An Indian greatest fear in Trinidad and Tobago is to be labelled a racist by a black man. This fear has grown into a phobia and it is stifling the growth and development of the community. The Indian cannot afford to ignore this mental disease but confront it head on and resolve it.
Fortunately, blacks don’t have to label Indians racists; Indians are doing it to themselves. The one criterion that an Indian use to define another Indian is his degree of racism. This phobia of being labelled a racist make the Indian fearful of dealing with issues impacting on the community from outside. Such issues are totally ignored. Indians convinced themselves that there are no external threats and that the enemies are within, hence a creepting implosion.
A similar situation confronted Arjuna in the battlefield of Kurushetra thousands of years ago. Arjun became obsessed with the conflict within his family and forget his role as a warrior. The fear is so great that it can be likened to a mother eating its young. The mother forgets her role to protect and nurture; instead, because of this mortal fear of the threats, she turns on her children.
This behavior has been part of village life until the 1970s. Employed in the fields, with little hope of improving their social conditions the norm of the Indian community was drinking alcohol and then fighting with family members, neighbors and friends. Pelting bottles at each other’s home was the norm. Wedding nights became an arena for drunken brawls.
Today, with a more educated group, with so many having tertiary education, one would have expected the behavior of the community to push beyond, to cross the Caroni and venture into new territories and cultures to discover new ideas that can enhance and transform for the better. Sadly, little of this has taken place. The culture of the cane cutters of yesteryear persists; the fear of dealing with the wider societal ills is paralyzing us.
This attitude is best reflected in the papers presented at conferences on East Indians in the Caribbean. Much is said about the recruitment process and the role of the arkatiyas (recruiters); the voyages across the Atlantic; life on the plantations, etc. However, our academic consistently fail to address contemporary issues such as crime, discrimination in the work place and the disparity in funding by the State for Indian culture. In fact, when a few individuals raise these issues they are quickly branded ‘controversial’ and ‘racists’ not only by blacks but those Indians who have appointed themselves guardians of the community. For example, blacks used the State machinery to rectify the flooding in Greenvale. However, the Indian “village intellectuals” are afraid to talk about flooding in Bamboo, Debe, Woodland and Barrackpore!
Why this mortal fear to speak out? Indians have developed a dependency mentality. Like Tobagonian who are dependent on the THA and State machinery for employment, a growing number of Indians are becoming employed with the State and private companies.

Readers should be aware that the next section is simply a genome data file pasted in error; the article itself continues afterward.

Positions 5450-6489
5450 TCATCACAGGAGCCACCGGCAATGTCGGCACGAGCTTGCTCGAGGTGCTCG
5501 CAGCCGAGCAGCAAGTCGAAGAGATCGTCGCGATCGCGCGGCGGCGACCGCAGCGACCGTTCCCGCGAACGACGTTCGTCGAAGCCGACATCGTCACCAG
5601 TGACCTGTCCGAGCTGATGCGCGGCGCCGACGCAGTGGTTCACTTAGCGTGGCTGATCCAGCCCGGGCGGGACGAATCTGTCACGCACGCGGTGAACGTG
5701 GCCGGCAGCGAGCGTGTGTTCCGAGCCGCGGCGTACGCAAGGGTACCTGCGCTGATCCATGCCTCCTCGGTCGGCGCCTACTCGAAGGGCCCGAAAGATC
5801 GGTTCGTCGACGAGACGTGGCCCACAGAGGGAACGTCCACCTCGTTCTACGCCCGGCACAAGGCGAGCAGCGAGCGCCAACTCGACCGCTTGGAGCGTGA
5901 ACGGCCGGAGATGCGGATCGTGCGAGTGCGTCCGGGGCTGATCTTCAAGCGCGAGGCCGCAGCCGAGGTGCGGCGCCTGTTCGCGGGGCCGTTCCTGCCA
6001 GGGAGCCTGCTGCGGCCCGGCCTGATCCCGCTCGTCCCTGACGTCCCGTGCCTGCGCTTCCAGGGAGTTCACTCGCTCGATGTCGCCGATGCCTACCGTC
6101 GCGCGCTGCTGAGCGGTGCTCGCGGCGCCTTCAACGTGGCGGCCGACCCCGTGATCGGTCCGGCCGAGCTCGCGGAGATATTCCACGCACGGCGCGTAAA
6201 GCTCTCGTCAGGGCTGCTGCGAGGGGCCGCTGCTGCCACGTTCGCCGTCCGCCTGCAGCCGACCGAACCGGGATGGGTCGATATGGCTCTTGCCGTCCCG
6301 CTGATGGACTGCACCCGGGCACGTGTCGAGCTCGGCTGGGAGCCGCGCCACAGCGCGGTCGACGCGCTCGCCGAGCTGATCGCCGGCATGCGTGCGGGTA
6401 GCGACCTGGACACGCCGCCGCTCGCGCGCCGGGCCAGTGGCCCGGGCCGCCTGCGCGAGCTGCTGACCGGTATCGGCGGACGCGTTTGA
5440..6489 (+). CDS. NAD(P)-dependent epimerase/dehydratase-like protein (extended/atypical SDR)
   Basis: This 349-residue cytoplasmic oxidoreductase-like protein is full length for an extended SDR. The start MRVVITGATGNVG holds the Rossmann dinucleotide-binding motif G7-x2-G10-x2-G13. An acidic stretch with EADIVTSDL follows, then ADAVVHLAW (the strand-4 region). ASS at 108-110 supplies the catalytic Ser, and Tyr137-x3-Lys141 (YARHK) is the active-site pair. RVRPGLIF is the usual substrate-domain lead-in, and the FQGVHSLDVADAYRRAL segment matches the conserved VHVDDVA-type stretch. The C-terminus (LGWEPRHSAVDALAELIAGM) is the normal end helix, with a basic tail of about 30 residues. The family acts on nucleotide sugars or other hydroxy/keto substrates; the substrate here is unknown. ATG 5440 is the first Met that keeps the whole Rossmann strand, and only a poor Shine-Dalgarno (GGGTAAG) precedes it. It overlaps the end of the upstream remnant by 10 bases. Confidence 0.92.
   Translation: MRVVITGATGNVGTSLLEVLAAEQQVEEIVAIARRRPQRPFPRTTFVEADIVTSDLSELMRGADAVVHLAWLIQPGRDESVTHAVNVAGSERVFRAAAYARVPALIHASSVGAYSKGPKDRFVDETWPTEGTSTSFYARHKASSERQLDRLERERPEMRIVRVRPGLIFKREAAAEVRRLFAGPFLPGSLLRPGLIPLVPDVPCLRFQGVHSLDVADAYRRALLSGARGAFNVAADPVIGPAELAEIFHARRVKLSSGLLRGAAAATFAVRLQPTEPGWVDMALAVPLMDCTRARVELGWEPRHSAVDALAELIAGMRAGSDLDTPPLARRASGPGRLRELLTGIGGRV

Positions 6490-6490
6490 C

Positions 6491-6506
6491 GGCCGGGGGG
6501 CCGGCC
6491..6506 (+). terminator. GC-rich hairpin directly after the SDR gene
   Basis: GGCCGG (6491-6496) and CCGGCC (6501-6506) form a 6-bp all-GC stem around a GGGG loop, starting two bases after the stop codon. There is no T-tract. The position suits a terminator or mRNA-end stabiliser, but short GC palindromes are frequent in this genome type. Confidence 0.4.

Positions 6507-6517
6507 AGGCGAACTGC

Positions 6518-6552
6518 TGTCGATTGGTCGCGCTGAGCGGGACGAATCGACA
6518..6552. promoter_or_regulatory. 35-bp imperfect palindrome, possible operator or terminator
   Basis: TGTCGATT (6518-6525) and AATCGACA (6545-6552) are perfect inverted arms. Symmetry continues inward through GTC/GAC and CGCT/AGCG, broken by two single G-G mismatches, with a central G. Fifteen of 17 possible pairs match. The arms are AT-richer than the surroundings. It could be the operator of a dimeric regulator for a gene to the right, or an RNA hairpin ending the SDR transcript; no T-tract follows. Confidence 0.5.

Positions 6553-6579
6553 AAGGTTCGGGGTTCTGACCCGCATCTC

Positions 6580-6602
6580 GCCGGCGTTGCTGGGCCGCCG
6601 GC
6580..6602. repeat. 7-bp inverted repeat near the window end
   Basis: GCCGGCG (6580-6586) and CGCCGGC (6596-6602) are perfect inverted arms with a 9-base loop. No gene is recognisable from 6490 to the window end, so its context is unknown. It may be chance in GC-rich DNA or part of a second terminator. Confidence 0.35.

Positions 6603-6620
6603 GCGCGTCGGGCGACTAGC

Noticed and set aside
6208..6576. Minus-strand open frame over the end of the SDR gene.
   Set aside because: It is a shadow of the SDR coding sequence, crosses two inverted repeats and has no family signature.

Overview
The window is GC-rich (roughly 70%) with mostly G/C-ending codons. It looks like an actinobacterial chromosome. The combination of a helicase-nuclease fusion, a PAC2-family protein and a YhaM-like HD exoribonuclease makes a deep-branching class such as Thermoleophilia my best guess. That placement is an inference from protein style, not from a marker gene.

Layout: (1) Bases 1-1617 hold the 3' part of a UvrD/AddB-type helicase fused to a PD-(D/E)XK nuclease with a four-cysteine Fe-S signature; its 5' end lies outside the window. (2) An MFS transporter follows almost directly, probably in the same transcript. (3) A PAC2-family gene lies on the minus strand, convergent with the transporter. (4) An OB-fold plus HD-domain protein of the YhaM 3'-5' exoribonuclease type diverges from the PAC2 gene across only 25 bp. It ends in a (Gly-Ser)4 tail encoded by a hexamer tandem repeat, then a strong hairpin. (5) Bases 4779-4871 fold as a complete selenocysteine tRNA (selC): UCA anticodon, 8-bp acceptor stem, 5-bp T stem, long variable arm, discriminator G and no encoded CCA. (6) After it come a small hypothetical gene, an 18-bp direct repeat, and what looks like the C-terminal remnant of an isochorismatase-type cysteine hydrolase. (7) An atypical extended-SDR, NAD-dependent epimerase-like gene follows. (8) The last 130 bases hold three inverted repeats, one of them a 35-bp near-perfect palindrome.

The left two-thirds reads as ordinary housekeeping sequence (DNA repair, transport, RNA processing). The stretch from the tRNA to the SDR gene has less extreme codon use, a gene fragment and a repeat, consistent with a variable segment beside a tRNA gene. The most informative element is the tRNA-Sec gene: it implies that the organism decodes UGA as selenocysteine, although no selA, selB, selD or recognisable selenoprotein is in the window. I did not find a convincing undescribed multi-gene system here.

Young graduates must demand the dismantling of the State in so many aspects of our social and economic life. So many companies and institutions in education, health care, public utilities etcetera, should be removed from the State and placed in private citizens’ hands. In this way Indians would know that they have more than a monthly salary to looking forward to, paying a mortgage and sending their children to one of those government-run educational institutions
The success of the Modi government in India relies heavily on the support owners of family-run businesses. This entrepreneurial spirit is necessary to develop our frontal lobe which I think has become a junkyard of outdated information. We need to become more enterprising and risk taking rather than aligning ourselves with political parties and “behaving ourselves” so that we can have an HDC house or a promotion in the workplace.
The Indian mind is very fertile. It has always been kept alert for centuries. However, in this so called Caribbean culture and environment, we have confined our minds to a very limited space. It is like living in the barracks where our social and personal growth is regulated by the plantation. Hindus must break away from this barrack mentality!
Indians must be aware of leaders with big fish, small pond mentality. It is time for us to take to the ocean. Basdeo Panday has demonstrated to us that we must widen our political support base. In the business arena we must applaud the growth of Xtra Foods and Pennywise to compete with the 1%. Their spirit of entrepreneurship is second to none.
In the area of SEVA, we see the work of the Port of Sai Centre serving hot meals to the poverty stricken community of East Port of Spain. The Pasea Sai Centre that build houses for needy families must be applauded.
“Think Big, Act Small” should be our motto. No fanfare and glitters, only hard work and striving toward our goals. It is time for us to awaken that latent entrepreneurial spirit in us and stop living in fear of others and retreating into ourselves. We must learn to live large, make the entire world our home. It is time for Indians to cross the Caroni!